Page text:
Running A Marathon: Training Tips From Trevor Hofbauer

Above: New Balance athlete Trevor Hofbauer
Running A Marathon: Training Tips From Trevor Hofbauer

Following the right training plan for running a marathon is crucial to a successful race day, but it’s not the only piece of the puzzle. With the Scotiabank Toronto Waterfront Marathon (which is both an IAAF Gold Label race and the Canadian Championship) fast approaching we asked New Balance athlete Trevor Hofbauer for a few tips to running a successful marathon.

Whether you are gearing up for your first marathon or your 10th, 42.195 kilometres (26.2 miles) is as much a mental battle as it is a physical one.

Here are five marathon tips from Hofauer that will help you get through your weeks of training and ultimately the big day.

Have a positive mindset
To properly run a successful marathon (or race of any distance), one must train the mind to overpower your own physical limitations. Training can be tough and some days may not go as you would hope for, but keep a positive mindset and focus on your big picture goals. The difference between being a good version of yourself and being the best version of yourself is the image you paint in your head.

Wear proper running gear
Training with the proper running gear is an essential part to staying healthy leading up to race day.

Proper footwear is like having proper tires on your vehicle. My preferred race day shoe is the New Balance 1400v5. Make sure to ask for advice from your local independent running store for proper sizing and fit before you purchase shoes. The proper fit will prevent the likelihood of painful blisters on race day. It’s also important to have 2 or 3 pairs of shoes that you rotate through per week so your foot doesn’t get accustomed to one specific feel/fit, therefor making you a stronger, less injury-prone runner by activating certain muscle groups.

When should you replace your worn-out shoes? That question is asked frequently. Because height and weight ranges from person to person, I don’t like to say a certain number of kilometers is the right way to judge when your shoes need to be replaced. I conduct the twist test and if my New Balance shoes can easily twist 180 degrees, they’re worn out. Another good test is by pushing into the midsole at the forefoot. If the shoe can easily take the shape of a ‘V’, they’re in need of replacement.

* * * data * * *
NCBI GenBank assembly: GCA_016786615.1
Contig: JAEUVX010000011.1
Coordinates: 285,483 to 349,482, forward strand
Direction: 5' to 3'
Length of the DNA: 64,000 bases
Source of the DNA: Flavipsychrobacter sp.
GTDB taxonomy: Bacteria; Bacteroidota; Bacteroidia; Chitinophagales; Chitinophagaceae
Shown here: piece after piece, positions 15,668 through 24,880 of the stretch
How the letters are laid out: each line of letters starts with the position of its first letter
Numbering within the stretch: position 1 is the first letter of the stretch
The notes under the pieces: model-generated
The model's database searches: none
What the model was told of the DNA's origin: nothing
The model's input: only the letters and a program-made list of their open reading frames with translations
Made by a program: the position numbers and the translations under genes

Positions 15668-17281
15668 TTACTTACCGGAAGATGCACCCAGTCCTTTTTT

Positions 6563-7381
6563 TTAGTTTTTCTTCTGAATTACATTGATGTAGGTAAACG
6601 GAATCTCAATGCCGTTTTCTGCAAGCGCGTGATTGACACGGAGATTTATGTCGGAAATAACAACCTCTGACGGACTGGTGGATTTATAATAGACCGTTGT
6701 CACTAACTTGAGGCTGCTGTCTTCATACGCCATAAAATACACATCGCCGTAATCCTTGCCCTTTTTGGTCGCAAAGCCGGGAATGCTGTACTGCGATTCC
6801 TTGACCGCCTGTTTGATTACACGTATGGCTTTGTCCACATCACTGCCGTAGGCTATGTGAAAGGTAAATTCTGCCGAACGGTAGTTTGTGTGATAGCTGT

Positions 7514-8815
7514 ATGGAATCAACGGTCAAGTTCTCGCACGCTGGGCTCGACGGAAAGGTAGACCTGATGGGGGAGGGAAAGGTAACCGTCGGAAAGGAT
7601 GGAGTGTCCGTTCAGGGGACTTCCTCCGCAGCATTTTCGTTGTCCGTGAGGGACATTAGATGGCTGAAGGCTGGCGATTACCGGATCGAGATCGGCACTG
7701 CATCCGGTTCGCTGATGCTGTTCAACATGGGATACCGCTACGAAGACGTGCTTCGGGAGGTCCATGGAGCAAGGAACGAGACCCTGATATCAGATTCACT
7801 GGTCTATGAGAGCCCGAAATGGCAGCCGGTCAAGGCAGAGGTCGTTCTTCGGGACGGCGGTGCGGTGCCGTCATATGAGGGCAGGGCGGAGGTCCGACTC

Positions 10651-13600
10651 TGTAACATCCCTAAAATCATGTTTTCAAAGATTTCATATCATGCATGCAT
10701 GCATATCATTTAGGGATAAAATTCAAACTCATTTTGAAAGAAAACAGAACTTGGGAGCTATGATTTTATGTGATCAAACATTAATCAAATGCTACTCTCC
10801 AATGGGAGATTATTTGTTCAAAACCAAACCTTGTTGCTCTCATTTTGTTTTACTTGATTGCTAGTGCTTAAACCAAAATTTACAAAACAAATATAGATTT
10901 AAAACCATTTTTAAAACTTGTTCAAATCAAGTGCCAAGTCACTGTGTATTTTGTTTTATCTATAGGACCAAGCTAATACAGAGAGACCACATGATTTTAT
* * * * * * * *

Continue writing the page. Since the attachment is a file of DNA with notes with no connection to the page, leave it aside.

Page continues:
Not to be overlooked, apparel also has its place to benefit you. Athletic apparel is made from a blend of polyester, nylon, spandex, and cotton to improve breathability and improve sweat management. Old 100% cotton shirts absorb moisture like a sponge and take a long time to dry. The material and athletic fit of current shirts do a great job of dispersing moisture to evaporate rapidly.

Running A Marathon Training Tips From Trevor Hofbauer - 2

Prioritize rest over training too hard
Life can (understandably) get busy. Balancing life with work, family, friends and training can be overwhelming, leaving you in a difficult position to get the right amount of rest. Listen to your body and if you’re feeling too fatigued, it’s more beneficial for your race day to rest rather than push through another hard work out. I think North American society is pressured into doing more and working harder than everyone else. Maybe it’s time to train smarter than others and rest when your body is telling you to do so.

Do the small things really well
As an extension to rest, be sure to stretch and/or foam roll after activity. There’s a lot of contracting opinions on the benefit of stretching and foam rolling, so my only advice is to do what you feel benefits you the most. I typically foam roll 4-5 times a week and stretch out after every run, therefor I feel more elastic and recovered for the next day. Cross training (dynamic stretching, plyometrics, weight training) can also fit into this mix as it benefits your overall strength and will make you less injury-prone.

Overall, anybody can go outside a run a lot of kilometers, but what you do to maximize your recovery through stretching/foam rolling/cross training will benefit you the most for a successful race day.

Don’t do anything new on race week
My number one tip for a successful race is this one: don’t do anything new on race week. Don’t try new foods, new nutrition products, new shoes, new clothing, on race week. Plan your weeks well in advance and believe that what you’ve done up to race week is enough to make you successful on race day.

Tags: marathon, New Balance, Running

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